Preparing for a Hurricane

The main thing is to be prepared and don’t panic. You will have plenty of time to get out of the hurricane path without undue stress and panic by being prepared and planning ahead of time. Keep in mind that material things can be replaced . . . a life can’t.

The key to hurricane preparedness is to develop a plan based on your vulnerability, make sure your homeowners insurance premiums are paid up to date and stay informed on the path of the storm.

Get your disaster supply kit ready at the beginning of the hurricane season.

The following items are necessary whether you are evacuating or not . . . keep an extra supply of these items set aside and already packed for hurricane emergencies. Food and water for 3 to 7 days (at least 1 gallon daily per person), non-perishable packaged or canned food (don’t forget the non-electric can opener), snack foods, paper plates and plastic utensils.

Take a trip to your drug store and replenish your supply of a basic first aid kit, essential medicines, toiletries, hygiene items and moisture wipes . . . make sure your prescription medications are up to date and your vehicle has ample gas to get you where you are going in an emergency.

Count on electricity going out and not having the luxury of ATM machines and working gas pumps. Even if you don’t have to evacuate, plan on alternatives if there is a prolonged electrical outage . . . for example, if your water runs on an electric pump, plan accordingly and keep lots of bottled water for bathing and to manually flush the toilet.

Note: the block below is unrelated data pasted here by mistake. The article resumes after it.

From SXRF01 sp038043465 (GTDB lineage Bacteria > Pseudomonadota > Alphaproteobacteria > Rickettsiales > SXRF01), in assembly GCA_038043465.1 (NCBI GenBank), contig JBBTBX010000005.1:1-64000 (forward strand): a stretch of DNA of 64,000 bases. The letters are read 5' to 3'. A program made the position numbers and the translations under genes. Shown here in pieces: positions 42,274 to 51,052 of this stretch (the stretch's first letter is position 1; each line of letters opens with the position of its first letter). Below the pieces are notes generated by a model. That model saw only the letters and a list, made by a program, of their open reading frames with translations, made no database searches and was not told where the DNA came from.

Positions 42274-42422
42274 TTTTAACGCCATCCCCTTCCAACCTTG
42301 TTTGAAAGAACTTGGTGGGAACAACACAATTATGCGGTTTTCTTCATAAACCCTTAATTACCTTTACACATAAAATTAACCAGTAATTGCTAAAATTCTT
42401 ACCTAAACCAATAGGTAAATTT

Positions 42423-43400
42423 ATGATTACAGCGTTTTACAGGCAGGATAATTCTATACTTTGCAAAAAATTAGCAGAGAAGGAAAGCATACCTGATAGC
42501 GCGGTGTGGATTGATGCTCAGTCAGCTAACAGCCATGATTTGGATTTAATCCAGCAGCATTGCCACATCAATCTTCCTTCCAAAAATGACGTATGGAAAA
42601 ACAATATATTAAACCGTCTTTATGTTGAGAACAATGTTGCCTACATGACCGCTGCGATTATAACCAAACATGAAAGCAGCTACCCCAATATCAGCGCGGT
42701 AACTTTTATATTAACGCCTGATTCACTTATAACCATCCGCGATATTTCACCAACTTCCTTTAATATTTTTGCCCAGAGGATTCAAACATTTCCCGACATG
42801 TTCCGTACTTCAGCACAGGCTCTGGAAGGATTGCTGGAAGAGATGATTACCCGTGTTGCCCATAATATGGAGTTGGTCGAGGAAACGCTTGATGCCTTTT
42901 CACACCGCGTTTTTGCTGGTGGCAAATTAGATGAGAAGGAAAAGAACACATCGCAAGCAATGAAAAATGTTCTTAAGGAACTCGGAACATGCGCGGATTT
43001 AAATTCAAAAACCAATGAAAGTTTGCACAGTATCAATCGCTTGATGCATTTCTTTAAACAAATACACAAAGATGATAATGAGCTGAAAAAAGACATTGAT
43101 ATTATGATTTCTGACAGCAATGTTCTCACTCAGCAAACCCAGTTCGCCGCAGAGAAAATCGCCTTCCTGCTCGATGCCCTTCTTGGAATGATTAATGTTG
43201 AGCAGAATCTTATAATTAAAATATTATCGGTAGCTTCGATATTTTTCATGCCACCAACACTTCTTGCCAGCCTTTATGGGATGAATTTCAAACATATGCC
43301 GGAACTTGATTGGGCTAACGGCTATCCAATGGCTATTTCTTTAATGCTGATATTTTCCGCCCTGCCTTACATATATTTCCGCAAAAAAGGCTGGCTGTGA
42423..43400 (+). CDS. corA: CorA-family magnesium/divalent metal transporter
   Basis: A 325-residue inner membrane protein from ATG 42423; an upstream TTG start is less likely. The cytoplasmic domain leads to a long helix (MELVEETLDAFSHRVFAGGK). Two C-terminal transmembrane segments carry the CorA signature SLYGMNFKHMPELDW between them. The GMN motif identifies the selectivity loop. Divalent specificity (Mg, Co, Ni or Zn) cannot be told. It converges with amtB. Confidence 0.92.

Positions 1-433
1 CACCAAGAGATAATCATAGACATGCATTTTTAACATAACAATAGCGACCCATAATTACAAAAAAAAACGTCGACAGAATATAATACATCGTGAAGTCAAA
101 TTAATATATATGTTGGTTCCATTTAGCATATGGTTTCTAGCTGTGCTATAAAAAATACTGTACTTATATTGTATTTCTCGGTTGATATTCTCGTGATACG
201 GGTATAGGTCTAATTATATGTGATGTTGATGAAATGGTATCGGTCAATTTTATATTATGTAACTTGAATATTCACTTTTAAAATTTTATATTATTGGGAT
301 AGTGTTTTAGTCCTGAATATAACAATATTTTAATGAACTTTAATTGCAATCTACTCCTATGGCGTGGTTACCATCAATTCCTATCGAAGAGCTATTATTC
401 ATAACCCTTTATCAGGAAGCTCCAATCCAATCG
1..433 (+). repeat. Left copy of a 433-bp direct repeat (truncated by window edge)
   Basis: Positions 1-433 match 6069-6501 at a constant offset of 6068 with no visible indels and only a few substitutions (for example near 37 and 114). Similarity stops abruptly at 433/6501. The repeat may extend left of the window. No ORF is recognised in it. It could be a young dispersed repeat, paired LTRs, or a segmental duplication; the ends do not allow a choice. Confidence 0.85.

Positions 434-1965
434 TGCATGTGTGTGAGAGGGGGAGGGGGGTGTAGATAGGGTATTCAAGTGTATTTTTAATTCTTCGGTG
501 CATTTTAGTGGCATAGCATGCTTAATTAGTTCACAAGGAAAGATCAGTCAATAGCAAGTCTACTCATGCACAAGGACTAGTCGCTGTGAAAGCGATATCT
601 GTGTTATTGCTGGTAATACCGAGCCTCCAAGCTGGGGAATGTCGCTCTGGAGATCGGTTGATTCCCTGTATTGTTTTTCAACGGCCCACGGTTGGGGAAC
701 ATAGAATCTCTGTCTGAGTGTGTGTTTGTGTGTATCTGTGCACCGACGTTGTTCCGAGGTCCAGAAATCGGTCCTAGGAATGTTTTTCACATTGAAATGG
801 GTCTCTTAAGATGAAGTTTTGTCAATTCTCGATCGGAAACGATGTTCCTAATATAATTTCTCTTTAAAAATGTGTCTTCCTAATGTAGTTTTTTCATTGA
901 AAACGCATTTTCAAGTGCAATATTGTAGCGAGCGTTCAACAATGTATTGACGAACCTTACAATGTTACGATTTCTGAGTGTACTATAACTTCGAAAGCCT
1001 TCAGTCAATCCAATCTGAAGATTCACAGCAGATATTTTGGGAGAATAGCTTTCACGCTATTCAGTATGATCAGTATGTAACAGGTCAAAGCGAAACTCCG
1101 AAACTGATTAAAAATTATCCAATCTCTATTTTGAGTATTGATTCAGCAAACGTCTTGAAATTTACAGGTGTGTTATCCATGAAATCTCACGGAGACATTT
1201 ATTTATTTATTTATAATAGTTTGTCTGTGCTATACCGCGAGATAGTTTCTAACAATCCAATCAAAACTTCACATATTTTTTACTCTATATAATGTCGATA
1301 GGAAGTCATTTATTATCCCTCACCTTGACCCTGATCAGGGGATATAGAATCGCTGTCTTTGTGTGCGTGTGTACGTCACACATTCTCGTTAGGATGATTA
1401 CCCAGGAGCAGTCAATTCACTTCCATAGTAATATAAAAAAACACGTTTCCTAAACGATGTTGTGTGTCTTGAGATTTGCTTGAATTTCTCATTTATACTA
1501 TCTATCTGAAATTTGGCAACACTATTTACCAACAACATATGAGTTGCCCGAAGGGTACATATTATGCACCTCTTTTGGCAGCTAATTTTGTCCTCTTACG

If you need to evacuate . . . have a list ready of those items you would pack right before you leave so you won’t forget anything in the panic of the moment. This list should include items like pillows and blankets, cash, credit cards, prescription medication and cell phone.

Many shelters do not accept pets! If you need to relocate with your pet, prepare a list of those places where pets are allowed way ahead of time. Make sure you pack all pet medications, an ample supply of pet food, snacks, toys, blanket and don’t forget the food and water bowls.

Secure your home, making sure to bring in lawn furniture, outdoor items and objects that can fly around in the strong winds and protect the outside of windows with shutters or plywood.

Since I live in Florida, I keep a bag packed with extra clothes, the toiletries mentioned above, copies of homeowners insurance, financial information, flashlight, battery operated radio, batteries, extra cell phone battery and sturdy shoes.